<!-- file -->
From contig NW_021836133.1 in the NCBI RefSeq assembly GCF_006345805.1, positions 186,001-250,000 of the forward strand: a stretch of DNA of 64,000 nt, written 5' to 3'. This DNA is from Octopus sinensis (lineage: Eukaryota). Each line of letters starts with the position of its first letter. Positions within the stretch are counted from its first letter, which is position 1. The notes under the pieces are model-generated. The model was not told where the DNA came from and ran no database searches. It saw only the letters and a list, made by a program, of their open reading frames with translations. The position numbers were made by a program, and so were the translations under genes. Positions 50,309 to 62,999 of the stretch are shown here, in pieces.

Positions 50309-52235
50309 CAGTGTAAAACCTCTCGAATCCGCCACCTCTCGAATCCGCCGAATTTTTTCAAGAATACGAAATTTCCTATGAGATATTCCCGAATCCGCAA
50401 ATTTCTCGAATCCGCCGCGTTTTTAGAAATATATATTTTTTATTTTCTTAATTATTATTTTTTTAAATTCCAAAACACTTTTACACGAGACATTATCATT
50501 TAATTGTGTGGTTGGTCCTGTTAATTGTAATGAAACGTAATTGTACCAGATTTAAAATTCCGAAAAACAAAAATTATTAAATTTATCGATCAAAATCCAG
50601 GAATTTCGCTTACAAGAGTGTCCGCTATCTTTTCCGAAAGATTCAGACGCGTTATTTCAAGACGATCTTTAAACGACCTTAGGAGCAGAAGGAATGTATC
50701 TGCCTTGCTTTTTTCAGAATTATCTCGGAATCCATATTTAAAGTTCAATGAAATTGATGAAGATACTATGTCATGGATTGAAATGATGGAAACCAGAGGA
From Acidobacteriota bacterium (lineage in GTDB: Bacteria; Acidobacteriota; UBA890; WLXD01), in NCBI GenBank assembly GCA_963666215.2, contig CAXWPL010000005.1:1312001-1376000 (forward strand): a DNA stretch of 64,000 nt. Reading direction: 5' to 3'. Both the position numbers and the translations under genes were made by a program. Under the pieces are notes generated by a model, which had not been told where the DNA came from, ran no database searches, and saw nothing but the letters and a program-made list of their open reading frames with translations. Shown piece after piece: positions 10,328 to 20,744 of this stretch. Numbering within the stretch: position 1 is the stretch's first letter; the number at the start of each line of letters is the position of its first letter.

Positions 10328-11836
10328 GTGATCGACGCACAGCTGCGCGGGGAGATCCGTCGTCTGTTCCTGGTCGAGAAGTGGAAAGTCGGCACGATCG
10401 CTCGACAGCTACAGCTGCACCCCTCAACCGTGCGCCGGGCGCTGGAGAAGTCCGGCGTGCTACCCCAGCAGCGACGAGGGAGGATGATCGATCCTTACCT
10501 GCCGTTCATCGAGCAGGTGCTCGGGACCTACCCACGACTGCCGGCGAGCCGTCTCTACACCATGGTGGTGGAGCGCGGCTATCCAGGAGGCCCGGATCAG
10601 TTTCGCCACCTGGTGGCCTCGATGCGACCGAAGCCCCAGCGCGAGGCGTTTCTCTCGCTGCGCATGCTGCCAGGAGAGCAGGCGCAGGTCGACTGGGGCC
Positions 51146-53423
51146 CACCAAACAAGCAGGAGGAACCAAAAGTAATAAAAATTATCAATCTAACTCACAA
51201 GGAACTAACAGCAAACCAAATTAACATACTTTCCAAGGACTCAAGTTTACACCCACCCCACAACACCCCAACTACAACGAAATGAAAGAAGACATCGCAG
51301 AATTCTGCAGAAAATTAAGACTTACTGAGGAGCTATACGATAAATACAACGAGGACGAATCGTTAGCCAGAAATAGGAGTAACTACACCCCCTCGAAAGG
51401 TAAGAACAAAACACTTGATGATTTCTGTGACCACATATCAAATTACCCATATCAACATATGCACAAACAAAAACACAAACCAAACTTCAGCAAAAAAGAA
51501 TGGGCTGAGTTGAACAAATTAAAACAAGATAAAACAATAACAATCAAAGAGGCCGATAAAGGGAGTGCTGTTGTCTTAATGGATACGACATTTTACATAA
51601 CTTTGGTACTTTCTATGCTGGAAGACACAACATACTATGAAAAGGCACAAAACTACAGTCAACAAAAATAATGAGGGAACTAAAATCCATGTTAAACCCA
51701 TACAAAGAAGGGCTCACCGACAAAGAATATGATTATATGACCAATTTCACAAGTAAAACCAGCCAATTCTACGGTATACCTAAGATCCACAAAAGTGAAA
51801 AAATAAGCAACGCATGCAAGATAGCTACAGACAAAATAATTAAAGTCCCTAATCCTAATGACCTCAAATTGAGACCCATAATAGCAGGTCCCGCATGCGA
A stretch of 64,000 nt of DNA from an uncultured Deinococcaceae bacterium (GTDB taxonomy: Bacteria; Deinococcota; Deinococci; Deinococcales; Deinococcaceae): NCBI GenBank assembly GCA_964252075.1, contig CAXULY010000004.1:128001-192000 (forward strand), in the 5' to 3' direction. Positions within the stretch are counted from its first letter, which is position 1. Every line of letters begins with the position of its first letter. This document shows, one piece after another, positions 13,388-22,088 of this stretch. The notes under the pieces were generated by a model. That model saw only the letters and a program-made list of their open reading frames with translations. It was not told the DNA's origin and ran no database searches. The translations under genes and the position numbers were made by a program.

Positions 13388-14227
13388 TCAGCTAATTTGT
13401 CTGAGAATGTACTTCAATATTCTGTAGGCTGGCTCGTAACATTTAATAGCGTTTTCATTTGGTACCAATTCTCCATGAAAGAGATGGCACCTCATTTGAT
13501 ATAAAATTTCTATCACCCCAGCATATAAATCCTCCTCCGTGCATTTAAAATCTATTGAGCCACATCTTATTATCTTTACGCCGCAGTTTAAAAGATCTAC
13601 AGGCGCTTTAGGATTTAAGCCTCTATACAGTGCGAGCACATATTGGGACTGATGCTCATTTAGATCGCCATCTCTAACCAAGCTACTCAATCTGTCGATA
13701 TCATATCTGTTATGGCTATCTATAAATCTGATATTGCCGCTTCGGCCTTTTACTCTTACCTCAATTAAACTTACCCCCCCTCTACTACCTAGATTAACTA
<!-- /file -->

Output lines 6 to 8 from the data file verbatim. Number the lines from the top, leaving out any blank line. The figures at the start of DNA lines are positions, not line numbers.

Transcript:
50601 GAATTTCGCTTACAAGAGTGTCCGCTATCTTTTCCGAAAGATTCAGACGCGTTATTTCAAGACGATCTTTAAACGACCTTAGGAGCAGAAGGAATGTATC
50701 TGCCTTGCTTTTTTCAGAATTATCTCGGAATCCATATTTAAAGTTCAATGAAATTGATGAAGATACTATGTCATGGATTGAAATGATGGAAACCAGAGGA
From Acidobacteriota bacterium (lineage in GTDB: Bacteria; Acidobacteriota; UBA890; WLXD01), in NCBI GenBank assembly GCA_963666215.2, contig CAXWPL010000005.1:1312001-1376000 (forward strand): a DNA stretch of 64,000 nt. Reading direction: 5' to 3'. Both the position numbers and the translations under genes were made by a program. Under the pieces are notes generated by a model, which had not been told where the DNA came from, ran no database searches, and saw nothing but the letters and a program-made list of their open reading frames with translations. Shown piece after piece: positions 10,328 to 20,744 of this stretch. Numbering within the stretch: position 1 is the stretch's first letter; the number at the start of each line of letters is the position of its first letter.